A fourth major sun flare within 48 hours was unleashed by a single sunspot giving birth to aÂ solar storm, categorized at Class X flare the most powerful type, heading towards earth. The storm that erupted on Tuesday has hurled a massive cloud of charged particles out into space at millions of miles an hour.
Though the storm is not expected to pose any direct threat to the earth or the earthlings it might cause temporarily disruption of GPS navigation, satellite communications and power grids. Even though the flare was incredibly powerful, it was weakest of the four rapid-fire X flares, clocking in at X1.2. The previous three registered as X1.7, X2.8 and X3.2 flares, respectively. Those three occurred while the Sunspot AR1748, about twice the size of Earth and currently located on the sun’s extreme left side, was facing away from Earth, however, so they did not affect our planet.
The strong solar flares are basically categorized in three sections, with C being the weakest, M intermediate and X the most powerful. X-class flares can cause long-lasting radiation storms in Earthâ€™s upper atmosphere and trigger radio blackouts. M flares can cause brief radio blackouts in the Polar Regions and occasional minor radiation storms, while C flares have few noticeable consequences. Strong solar flares can also supercharge Earthâ€™s auroras, creating dazzling northern lights displays.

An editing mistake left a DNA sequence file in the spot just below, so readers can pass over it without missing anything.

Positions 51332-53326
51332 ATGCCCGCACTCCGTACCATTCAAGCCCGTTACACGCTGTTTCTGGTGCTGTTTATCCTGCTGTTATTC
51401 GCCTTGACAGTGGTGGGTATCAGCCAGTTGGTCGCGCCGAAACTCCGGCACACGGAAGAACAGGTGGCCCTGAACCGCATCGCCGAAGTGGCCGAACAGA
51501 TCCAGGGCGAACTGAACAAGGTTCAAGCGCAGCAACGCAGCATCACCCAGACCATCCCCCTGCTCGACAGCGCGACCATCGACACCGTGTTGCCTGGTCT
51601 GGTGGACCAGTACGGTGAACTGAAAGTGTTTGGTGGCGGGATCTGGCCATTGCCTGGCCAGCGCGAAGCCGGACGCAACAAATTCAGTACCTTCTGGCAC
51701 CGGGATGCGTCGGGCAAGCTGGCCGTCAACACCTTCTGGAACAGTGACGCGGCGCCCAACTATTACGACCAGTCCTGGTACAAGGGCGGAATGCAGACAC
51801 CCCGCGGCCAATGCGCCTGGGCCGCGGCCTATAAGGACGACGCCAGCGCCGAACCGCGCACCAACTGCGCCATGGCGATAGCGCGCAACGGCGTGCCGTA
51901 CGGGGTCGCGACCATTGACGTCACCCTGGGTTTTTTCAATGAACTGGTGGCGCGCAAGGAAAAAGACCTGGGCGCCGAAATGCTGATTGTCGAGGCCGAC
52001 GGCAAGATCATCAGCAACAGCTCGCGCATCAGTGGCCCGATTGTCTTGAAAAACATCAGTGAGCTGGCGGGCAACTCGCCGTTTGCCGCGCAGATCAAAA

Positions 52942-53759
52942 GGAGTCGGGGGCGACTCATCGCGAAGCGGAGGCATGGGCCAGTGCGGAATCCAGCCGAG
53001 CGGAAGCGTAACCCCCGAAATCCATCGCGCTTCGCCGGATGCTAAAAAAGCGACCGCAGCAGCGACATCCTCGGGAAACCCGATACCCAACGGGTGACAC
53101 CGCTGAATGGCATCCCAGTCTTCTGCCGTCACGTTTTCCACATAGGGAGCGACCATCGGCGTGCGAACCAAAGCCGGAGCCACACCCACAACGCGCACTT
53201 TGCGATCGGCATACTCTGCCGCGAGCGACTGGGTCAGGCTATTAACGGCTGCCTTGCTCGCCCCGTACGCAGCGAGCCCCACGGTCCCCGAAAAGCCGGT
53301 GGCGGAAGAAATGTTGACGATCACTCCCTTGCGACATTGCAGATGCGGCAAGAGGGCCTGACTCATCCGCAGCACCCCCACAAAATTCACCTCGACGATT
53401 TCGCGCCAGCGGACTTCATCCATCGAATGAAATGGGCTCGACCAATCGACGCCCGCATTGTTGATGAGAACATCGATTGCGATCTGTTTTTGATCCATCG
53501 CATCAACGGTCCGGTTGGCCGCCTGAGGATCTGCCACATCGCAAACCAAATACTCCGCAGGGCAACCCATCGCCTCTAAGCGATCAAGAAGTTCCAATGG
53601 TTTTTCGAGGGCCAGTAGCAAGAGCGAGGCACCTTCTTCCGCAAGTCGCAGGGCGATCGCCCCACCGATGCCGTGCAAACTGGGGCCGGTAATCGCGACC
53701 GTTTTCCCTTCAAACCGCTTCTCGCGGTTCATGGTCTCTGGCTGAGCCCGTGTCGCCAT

The frequent solar flares are being caused due to the sun being in an active period of its 11-year solar weather cycle which is expected to reach peak activity later this year. The current cycle, known as Solar Cycle 24, began in 2008. It may be mentioned that the scientists have been tracking sunspots, solar flares and other space weather events since they were first discovered in 1843.
According to solar astrophysicist C. Alex Young at NASA’s Goddard Space Flight Center, the sunspot will likely be facing Earth by this weekend. He said: “In a couple of days, it will be far enough onto the disk that any CMEs that we got would probably have some impact on Earth.”
Astronomer Tony Phillips wrote on Spaceweather.com, a website that tracks skywatching and space weather events: â€œSpace weather forecasters with the U.S. National Oceanic and Atmosperic Administration â€œestimate a 40 percent chance of polar geomagnetic storms when the cloud arrives. High-latitude skywatchers should be alert for auroras tonight.â€